“We want the Grand-Aide to be with the patient every day for the first week, and then it decreases according to what the medical needs are and what the decision making by the medical team is,” Dr. Garson said. “In today's world, 30-day readmission is an important thing everybody would like to avoid. The metric of success is a healthy patient at 30 days or 60 days who hasn't been readmitted.”
Pilot tests of the Grand-Aides program were conducted in two pediatric Medicaid settings: an urban-qualified health center in Houston, and a semirural emergency department in Harrisonburg, VA, with the results published in Health Affairs (2012;31:1016-1021).
Dr. Garson and his team estimated that Grand-Aides and their supervisors averted 62% of drop-in visits at the Houston clinic and would have eliminated 74% of emergency department visits at the Virginia test site. The calculated cost of the program was $16.88 per encounter, compared with the then current Medicaid payments of $200 per clinic visit in Houston and $175 per emergency department visit in Harrisonburg.
Application to Nephrology
The question of whether or not the Grand-Aides program can have a positive impact on patient care has already been answered, said Thomas Golper, MD, Professor of Medicine at Vanderbilt University Medical Center and Medical Director of Medical Specialties Patient Care Center.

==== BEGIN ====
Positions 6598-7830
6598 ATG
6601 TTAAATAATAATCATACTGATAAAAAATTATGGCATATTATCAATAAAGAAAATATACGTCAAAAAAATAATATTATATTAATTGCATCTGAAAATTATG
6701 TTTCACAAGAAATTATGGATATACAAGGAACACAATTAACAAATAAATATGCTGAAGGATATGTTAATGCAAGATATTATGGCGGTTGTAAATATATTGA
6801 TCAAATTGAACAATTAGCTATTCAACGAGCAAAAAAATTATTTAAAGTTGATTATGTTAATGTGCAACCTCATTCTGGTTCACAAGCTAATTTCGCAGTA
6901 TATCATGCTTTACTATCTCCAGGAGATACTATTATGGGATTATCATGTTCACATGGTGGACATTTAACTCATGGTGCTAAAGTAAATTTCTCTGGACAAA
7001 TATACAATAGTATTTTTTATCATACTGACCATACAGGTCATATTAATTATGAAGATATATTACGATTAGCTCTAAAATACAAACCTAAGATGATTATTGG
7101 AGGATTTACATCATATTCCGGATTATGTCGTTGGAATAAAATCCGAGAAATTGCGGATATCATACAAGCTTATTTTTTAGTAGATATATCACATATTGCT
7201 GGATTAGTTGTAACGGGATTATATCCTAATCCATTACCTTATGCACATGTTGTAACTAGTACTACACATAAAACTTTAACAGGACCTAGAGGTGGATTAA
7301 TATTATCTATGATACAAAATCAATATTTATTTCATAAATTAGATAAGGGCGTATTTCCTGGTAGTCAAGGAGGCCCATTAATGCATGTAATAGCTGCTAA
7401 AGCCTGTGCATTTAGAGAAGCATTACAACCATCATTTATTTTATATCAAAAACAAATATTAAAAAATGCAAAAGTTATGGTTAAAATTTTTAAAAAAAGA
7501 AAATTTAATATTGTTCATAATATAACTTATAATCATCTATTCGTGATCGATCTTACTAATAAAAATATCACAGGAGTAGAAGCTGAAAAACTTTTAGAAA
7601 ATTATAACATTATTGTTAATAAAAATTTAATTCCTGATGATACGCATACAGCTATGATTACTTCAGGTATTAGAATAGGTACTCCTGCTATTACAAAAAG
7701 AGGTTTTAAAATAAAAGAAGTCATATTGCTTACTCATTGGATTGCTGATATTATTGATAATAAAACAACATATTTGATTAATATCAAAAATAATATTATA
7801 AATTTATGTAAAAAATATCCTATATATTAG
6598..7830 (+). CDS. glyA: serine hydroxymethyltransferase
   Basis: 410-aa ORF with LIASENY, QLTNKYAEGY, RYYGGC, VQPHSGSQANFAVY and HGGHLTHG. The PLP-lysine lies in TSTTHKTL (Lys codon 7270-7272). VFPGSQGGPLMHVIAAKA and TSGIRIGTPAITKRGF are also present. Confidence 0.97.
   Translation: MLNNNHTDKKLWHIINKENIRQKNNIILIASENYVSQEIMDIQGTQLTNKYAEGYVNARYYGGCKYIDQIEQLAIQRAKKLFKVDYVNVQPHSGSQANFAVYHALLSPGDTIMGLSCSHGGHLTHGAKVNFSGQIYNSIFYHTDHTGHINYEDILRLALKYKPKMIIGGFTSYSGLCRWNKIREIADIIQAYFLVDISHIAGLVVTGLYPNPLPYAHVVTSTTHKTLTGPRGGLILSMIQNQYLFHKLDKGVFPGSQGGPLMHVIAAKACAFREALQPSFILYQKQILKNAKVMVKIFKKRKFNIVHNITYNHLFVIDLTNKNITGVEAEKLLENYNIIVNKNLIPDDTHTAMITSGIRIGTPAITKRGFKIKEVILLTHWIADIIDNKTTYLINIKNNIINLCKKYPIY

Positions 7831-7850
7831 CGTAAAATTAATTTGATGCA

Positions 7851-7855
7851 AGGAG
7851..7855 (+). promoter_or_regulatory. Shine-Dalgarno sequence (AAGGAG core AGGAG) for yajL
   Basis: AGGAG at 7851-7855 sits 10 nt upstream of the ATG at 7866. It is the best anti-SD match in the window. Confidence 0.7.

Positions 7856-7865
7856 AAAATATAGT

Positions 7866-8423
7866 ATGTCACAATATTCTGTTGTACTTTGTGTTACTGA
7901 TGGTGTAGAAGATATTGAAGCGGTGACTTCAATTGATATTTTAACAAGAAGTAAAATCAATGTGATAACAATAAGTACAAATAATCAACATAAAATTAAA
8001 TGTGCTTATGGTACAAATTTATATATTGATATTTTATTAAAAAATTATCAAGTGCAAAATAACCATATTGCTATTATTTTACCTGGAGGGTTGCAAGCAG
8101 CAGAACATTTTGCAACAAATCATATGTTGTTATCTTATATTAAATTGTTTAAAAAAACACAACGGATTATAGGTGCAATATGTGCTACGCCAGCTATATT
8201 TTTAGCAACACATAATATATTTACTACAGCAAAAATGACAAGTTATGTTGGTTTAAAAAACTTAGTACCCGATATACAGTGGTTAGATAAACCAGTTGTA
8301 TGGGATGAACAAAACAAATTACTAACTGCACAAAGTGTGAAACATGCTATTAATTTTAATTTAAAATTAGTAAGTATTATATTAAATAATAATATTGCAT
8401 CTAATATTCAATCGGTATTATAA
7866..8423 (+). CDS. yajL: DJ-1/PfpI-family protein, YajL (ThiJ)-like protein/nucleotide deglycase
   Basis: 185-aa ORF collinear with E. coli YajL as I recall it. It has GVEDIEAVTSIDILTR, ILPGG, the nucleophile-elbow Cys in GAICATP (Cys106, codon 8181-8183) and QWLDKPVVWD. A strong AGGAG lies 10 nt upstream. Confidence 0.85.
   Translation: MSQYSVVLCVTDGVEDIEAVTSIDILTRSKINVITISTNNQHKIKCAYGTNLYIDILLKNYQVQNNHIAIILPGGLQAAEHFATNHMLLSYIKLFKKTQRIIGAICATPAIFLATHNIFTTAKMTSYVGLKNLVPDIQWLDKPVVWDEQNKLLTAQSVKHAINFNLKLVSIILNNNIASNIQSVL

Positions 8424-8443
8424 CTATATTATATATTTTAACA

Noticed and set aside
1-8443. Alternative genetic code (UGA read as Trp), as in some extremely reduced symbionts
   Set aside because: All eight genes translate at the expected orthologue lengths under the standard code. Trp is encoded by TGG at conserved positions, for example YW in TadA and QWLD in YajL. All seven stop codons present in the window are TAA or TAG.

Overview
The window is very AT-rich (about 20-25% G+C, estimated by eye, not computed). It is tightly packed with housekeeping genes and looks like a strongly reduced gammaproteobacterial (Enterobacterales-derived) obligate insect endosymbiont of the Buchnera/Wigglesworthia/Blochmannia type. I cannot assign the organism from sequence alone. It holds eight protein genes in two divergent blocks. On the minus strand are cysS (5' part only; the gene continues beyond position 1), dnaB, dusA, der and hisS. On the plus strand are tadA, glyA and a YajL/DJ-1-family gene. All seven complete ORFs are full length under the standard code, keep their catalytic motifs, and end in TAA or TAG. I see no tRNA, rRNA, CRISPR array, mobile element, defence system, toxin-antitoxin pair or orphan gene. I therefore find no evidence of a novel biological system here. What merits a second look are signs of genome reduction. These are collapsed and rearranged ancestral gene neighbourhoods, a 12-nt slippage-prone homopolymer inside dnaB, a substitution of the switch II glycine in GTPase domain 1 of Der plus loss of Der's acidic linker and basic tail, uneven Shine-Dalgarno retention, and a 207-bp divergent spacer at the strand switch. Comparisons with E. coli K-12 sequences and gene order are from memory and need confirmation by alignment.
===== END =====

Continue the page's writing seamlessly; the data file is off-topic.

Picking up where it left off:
“All of the experiences have shown that this kind of stuff does work,” Dr. Golper said. “We know that staff going into the field is helpful.”
As for financial effects, though, Dr. Golper thinks that such a system can only be cost-effective if there is a transfer to different models of payment.
“No doubt that this stuff can improve health care,” Dr. Golper said. “Now whether this is cost-effective, that would be learned if we go to global capitated models of health care.”
The Grand-Aide program can work in nephrology, Dr. Garson said. However, he wanted to be clear that these individuals are not social workers.
“They are trained to make social work referrals, trained to understand what programs are available for people, and trained to understand what inexpensive drugs and programs are, but that's about 20 percent of what they do,” Dr. Garson said.
“What they really are doing is teaching, being on television back with the nurse, and doing those protocols. Somebody with newly diagnosed disease, whether diabetes or chronic renal failure, who goes home from the hospital, that's probably the biggest potential use of a Grand-Aide right now, to help them get settled. The next is somebody who's having trouble with chronic disease, whether it's hypertension or even somebody who's got renal disease who's had a stroke and is at home.”